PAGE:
Four UAE projects head for the Hills
Mark, Peter Hill at work in an 'emerging market'Complete Dubai fest coverage
DUBAI -- A day after the first full-fledged Emirati feature film was unveiled at the Dubai International Film Festival, a number of local productions have come out of the woodwork. They all have one thing in common -- brothers Mark and Peter Hill -- the go-to guys for all things media in Dubai.
While the festival made much ballyhoo Sunday about the production of "City of Life," the first film to be written, directed, produced and financed by an Emirati, several Dubai-based filmmakers could be found quietly pitching what amounts to the first wave of international productions coming out of Dubai.
Craig Johnson's first feature, "Expats," is one such project. The Kiwi director's film tells the story of six expatriates who, like Johnson, live in Dubai.
"It used to be that people would go West to improve their lives, but these days they are coming East," he said. "I wanted to tell a story about people who leave their families and friends to start a life in Dubai."
Johnson raised financing from Dubai-based investors from the West by selling 10 shares of AED300,000 ($81,700) each to raise the AED3 million ($817,000) budget. The film is expected to go into production in the first half of 2009.
With its multicultural storyline, Johnson hopes the film will appeal to Arabic, Indian and Western audiences, which are all well represented in Dubai's melting-pot community of nearly 200 nationalities.
"I am really glad that films are starting to get made here, but I hope that local exhibition chains are willing to give local films a shot alongside the blockbusters," he said. "We need an opportunity to show local films on local screens around the Middle East and they have not had much local content until now."
Hot on Johnson's tail is the Dubai-based Canadian director Shina Ahmad, who is at the festival raising money for her historical epic "Once Upon a Time in Arabia."
The story is set in sixth century Arabia and follows the son of a slain tribal king who returns to his homeland to avenge his father's death.
Ahmad is looking to part-finance the film in the West then shoot in the Middle East. "The entire film could be shot in the United Arab Emirates," she said. "But to grow the industry, we need a system here with funding, incentives and co-production treaties."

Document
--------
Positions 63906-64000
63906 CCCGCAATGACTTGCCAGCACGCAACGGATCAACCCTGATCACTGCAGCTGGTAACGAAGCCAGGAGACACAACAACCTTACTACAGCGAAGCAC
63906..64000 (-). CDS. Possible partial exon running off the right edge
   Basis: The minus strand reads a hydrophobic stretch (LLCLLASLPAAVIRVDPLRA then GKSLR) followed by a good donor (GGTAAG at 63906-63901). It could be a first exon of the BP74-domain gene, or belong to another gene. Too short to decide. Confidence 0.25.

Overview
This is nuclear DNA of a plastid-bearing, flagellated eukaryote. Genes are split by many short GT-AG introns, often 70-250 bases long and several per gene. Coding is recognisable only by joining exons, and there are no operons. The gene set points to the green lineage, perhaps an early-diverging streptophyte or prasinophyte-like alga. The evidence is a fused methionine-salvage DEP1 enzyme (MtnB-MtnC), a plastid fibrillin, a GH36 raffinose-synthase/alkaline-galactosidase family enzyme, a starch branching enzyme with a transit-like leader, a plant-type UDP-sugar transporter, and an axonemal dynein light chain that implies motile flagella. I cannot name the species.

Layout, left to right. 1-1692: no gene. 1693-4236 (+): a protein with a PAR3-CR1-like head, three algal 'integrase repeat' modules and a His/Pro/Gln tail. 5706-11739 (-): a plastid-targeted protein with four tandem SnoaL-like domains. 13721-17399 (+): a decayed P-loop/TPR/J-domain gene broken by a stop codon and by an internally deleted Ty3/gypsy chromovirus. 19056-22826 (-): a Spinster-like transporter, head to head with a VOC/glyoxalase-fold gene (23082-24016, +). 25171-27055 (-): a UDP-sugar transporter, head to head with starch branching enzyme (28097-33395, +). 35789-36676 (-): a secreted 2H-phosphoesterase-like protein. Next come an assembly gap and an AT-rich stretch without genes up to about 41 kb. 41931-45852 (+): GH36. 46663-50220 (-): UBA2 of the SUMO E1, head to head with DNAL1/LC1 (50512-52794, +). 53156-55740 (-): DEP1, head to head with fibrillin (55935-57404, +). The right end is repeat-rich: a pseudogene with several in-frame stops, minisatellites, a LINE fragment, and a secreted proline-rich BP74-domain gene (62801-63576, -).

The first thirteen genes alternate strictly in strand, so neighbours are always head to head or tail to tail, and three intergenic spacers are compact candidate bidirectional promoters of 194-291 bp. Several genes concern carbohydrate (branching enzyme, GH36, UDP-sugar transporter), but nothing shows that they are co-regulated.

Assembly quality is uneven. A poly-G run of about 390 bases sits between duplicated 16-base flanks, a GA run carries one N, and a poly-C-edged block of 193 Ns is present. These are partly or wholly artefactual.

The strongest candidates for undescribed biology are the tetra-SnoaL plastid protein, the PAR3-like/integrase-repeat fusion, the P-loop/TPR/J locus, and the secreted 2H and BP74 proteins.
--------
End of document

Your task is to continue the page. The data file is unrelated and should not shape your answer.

A third Dubai-based feature in the works is German-American director Karl Haupt's "The Coast of Pearls." The film is a high-adventure odyssey of a desert tribesman who lives on what was once known as the Pirate Coast, now the UAE.
Both Ahmad and Haupt are entering into a co-production treaty with Mark Hill's Dubai-based TheRightsLawyers/TheRightsManagement, whose other claims to fame include completing the legal work on the two Hollywood features to have shot in Dubai -- "Syriana" and "The Kingdom"
Indeed, from Hollywood movies to local productions, if it is happening in Dubai, the British brothers are likely to be involved.
Initially a law practice, The RightsLawyers responded to a demand for help here in all things filmmaking by launching a separate division of the company, TheRightsManagement, two years ago. TRM is dedicated to providing a wider range of services to produce, finance and distribute films.
"There isn't much we aren't involved in here," Mark Hill said. "People started coming to us for so much more than just legal services because there is a lack of knowledge about how to make content here. We can do anything from taking on a movie that hasn't got financing down."
Mark Hill was first exposed to the region when he lead a media team in London dealing with the MENA region, or the Middle East and North Africa.
"I came here initially because I am passionate about the region," he said. "I picked Dubai 12-13 years ago because I thought it would be an emerging market and I like to be where it is happening."
Now fully integrated into Arabic culture, Hill is keen to promote the many positive aspects of Arabic life and culture he sees here everyday.
"It is about time we started to sing and dance about the Middle East," he said. "I have an Arabic wife. I am part of an Arabic family. I have two daughters born in the Middle East. I see amazing things all around me here every day. I feel people should be telling these stories."
Hill is reviving previous attempts to launch a financing fund to produce a slate of films.
"Now is the time," he said. "Real estate has taken a certain kicking over the past six weeks. We have been trying to convince people for the past two years to see film as a viable investment model. It is a slow-burning media market which will take a while to get right."